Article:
The balance of power in Asia is shifting rapidly, with important consequences for Japanese security and the U.S.-Japan alliance. China's defense budget has grown 650% in real terms since 1996 and Beijing has spent that money effectively. The People's Liberation Army has become a formidable military force capable of challenging U.S. power at an increasing distance from the Asian continent. Its conventionally armed cruise and ballistic missiles, combined with a large fleet of modern warplanes, surface warships and submarines, could inflict heavy losses on Japanese and U.S. forces during the opening stage of any conflict.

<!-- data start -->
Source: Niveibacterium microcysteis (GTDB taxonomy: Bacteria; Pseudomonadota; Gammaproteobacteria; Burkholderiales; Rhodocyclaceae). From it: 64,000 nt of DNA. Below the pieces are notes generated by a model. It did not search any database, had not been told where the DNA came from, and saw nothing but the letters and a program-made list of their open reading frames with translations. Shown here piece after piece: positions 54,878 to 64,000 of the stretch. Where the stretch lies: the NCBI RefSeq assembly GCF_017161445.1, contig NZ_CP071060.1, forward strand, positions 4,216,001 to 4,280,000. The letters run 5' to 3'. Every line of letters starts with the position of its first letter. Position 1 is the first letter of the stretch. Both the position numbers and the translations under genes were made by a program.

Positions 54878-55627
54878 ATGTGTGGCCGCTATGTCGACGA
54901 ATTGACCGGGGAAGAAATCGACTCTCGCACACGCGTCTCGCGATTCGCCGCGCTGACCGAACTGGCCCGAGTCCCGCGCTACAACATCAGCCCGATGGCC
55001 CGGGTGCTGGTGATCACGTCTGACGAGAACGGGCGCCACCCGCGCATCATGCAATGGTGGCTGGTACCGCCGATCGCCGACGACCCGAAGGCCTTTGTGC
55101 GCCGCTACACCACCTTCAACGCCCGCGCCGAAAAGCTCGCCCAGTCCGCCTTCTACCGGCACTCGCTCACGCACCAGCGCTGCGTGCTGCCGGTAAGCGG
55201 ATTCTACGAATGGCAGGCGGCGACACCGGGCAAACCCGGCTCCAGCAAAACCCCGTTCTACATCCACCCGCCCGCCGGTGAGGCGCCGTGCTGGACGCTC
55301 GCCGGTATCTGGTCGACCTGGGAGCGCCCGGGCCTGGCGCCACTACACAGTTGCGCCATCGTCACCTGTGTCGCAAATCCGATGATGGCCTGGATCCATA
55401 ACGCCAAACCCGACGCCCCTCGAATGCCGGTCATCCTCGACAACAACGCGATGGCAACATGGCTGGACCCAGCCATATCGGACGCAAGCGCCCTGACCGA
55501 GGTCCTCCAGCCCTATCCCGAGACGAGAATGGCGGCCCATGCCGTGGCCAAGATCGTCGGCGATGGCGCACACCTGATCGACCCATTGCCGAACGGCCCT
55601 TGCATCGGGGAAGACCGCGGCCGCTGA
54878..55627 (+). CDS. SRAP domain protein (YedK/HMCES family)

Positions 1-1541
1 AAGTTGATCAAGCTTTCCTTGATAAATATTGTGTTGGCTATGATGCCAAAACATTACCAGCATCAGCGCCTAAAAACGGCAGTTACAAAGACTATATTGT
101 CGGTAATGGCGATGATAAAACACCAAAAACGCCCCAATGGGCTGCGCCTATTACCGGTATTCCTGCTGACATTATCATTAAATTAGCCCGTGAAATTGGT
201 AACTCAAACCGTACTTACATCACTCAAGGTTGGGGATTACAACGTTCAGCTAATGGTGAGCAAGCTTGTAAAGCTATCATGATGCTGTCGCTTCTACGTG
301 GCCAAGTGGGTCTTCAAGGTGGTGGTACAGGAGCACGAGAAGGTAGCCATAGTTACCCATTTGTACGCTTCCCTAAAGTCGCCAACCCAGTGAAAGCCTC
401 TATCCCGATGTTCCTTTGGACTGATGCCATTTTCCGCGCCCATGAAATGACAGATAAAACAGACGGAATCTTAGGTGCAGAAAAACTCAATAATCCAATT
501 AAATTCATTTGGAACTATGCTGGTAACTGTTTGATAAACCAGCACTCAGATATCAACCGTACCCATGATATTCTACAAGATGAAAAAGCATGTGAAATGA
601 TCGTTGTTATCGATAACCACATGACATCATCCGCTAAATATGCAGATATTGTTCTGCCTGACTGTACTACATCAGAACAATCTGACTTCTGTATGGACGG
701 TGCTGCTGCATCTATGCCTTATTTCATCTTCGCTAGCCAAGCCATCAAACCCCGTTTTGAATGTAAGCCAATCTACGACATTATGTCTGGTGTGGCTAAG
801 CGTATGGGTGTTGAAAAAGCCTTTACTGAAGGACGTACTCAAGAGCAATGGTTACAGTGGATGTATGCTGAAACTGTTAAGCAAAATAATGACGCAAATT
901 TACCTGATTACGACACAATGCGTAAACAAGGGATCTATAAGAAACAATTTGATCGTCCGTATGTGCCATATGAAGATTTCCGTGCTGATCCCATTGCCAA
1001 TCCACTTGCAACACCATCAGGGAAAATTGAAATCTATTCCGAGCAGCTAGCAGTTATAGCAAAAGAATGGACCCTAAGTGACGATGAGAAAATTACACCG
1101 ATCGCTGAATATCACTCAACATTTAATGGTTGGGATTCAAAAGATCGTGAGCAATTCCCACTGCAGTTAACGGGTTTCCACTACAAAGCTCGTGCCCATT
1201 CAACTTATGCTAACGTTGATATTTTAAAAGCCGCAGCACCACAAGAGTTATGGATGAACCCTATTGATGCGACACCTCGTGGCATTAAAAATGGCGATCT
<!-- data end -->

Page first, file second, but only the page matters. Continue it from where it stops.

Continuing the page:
Given this development and statements by President Donald Trump during his election campaign, American allies rationally fear that the U.S. may not fulfill commitments to defend them. They are evaluating how their own defense capabilities might be strengthened, either as a hedge against abandonment by the U.S. or preferably, as an inducement for the U.S. military to remain. These calculations are underway, with different tentative answers, in Europe as well as in Canberra, Manila, Bangkok, Singapore and Tokyo.